Plaintiff bases his claim for disability benefits on G.S. 97-53(13) and G.S. 97-52. G.S. 97-52 provides that a disablement from an occupational disease under G.S. 97-53 shall be treated as an accident under the Workers’ Compensation Act. G.S. 97-53(13) defines an occupational disease as:
Any disease, other than hearing loss covered in another subdivision of this section, which is proven to be due to causes and conditions which are characteristic of and peculiar to a particular trade, occupation or employment, but excluding all ordinary diseases of life to which the general public is equally exposed outside of the employment.
Finding of fact number nine is sufficient to support the conclusion that plaintiffs pulmonary disease is not compensable.
If from a reading of the whole record the evidence supports this finding of fact, we are bound by it. Booker v. Medical Center, 297 N.C. 458, 256 S.E. 2d 189 (1979) and Moore v. Stevens & Co., 47 N.C. App. 744, 269 S.E. 2d 159 (1980). We hold the whole record does support this finding of fact. Dr. Asmundsson’s statement that there is no evidence of byssinosis, that “[h]is bronchitis may be job related although the heavy smoking in the past must be considered a major etiologic factor” and the *272report of Dr. Williams that there was no history of any Monday exacerbation of symptoms support this finding. The plaintiff has the burden of proving his claim is compensable. Henry v. Leather Co., 231 N.C. 477, 57 S.E. 2d 760 (1950). Although there is competent evidence to the contrary, we cannot hold that the Hearing Commissioner’s finding of fact is not supported by the whole record.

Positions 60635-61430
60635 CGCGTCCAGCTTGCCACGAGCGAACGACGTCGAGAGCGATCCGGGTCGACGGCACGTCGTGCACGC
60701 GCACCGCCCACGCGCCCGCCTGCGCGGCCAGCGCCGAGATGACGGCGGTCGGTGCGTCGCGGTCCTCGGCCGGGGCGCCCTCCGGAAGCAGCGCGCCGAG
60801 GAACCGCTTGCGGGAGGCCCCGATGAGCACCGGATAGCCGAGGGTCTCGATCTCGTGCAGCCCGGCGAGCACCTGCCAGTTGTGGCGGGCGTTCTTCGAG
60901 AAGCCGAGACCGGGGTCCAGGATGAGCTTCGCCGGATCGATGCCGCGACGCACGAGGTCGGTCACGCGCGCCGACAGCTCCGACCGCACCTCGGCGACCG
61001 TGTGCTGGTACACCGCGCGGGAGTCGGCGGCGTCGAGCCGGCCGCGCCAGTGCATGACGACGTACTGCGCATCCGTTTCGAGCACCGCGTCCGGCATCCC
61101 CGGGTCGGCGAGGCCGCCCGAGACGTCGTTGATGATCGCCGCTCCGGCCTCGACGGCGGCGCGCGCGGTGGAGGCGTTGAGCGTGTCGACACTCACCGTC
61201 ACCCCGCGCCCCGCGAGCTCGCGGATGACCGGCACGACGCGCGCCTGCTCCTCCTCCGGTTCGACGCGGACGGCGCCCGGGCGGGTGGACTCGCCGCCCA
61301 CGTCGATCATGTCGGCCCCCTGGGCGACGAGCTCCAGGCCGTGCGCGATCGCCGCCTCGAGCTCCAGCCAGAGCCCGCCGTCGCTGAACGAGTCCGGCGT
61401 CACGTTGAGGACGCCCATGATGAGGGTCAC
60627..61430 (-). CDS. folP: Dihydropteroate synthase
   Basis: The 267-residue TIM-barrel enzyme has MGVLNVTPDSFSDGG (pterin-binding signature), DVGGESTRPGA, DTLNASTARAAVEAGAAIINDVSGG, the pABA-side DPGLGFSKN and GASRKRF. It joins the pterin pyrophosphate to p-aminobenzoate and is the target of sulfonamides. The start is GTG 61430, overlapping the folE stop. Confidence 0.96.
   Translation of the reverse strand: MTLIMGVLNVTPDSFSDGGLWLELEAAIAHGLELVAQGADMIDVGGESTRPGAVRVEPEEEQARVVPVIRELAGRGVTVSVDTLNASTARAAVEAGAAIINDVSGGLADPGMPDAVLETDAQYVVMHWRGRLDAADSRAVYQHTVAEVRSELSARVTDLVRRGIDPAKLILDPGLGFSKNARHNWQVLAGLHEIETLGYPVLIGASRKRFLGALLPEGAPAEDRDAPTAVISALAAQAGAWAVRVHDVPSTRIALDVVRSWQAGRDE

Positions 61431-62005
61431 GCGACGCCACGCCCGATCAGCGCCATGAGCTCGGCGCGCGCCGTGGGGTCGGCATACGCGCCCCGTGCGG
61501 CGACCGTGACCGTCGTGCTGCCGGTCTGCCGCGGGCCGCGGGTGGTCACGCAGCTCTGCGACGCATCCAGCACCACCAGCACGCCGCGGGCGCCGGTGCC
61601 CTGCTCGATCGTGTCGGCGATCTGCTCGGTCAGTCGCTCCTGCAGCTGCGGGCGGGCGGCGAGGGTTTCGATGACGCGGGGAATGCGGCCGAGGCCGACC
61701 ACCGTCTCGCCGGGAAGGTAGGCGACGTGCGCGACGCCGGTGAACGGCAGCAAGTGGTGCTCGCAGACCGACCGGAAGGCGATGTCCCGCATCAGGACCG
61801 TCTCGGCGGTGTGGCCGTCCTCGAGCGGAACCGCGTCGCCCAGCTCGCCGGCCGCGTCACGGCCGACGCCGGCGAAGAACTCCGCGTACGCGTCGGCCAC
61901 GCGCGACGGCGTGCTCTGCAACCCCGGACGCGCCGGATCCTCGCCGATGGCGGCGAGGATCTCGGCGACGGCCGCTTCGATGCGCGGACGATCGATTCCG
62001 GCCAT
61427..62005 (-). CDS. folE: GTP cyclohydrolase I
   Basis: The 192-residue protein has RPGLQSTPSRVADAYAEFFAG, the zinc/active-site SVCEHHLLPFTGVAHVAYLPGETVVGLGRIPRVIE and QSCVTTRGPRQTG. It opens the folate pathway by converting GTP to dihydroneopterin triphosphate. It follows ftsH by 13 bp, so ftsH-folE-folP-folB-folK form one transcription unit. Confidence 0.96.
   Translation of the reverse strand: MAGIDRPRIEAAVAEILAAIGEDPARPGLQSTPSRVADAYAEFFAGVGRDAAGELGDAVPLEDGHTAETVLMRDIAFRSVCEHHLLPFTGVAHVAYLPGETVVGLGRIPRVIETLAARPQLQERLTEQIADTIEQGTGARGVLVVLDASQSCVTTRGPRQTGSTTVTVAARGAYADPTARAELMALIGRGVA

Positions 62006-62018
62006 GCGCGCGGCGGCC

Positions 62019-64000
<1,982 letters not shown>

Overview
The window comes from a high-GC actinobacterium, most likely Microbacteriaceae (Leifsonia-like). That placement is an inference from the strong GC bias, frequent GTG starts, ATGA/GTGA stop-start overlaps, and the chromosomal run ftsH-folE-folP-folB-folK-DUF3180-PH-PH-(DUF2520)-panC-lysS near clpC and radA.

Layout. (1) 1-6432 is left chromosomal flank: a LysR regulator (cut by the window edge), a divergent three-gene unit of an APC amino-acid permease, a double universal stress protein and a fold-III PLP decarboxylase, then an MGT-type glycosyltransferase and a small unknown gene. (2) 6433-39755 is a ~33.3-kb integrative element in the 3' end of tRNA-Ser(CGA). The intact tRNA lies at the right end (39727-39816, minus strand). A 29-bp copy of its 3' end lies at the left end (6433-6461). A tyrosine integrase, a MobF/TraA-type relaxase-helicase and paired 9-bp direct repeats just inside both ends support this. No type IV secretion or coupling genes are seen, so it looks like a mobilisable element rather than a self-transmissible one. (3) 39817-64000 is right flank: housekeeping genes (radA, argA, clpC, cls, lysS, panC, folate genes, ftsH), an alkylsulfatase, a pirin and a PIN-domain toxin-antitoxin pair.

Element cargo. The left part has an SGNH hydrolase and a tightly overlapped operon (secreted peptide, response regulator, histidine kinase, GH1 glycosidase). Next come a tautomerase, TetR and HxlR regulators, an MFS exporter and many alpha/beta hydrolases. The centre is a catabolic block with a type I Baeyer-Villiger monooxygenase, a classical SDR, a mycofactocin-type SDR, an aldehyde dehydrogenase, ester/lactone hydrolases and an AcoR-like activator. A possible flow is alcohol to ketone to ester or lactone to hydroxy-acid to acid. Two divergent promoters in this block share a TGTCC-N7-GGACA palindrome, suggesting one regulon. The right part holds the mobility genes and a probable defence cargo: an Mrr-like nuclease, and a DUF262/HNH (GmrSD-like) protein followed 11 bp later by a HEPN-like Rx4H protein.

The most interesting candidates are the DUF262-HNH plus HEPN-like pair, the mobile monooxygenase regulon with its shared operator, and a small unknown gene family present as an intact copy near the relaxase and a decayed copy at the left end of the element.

Plaintiff also assigns as error the denial of his motion for an additional panel physician examination. He contends he was entitled to such an examination under G.S. 97-27(b) which provides in part:
(b) In those cases arising under this Article in which there is a question as to the percentage of permanent disability suffered by an employee, if any employee, required to submit to a physical examination under the provisions of subsection (a) is dissatisfied with such examination or the report thereof, he shall be entitled to have another examination by a duly qualified physician . .. designated by him and paid by the employer or the Industrial Commission
The order denying the plaintiffs motion held the plaintiff was examined pursuant to G.S. 97-89 which does not provide for examination by an additional physician. We do not believe it is helpful to the defendant whether he was examined pursuant to G.S. 97-27(b) or G.S. 97-89. G.S. 97-27(b) provides for an additional examination if there is a question as to the percentage of permanent disability. That is not the question in this case. G.S. 97-89 does not provide for an additional examination. This assignment of error is overruled.
Judges Vaughn and Martin (Robert M.) concur.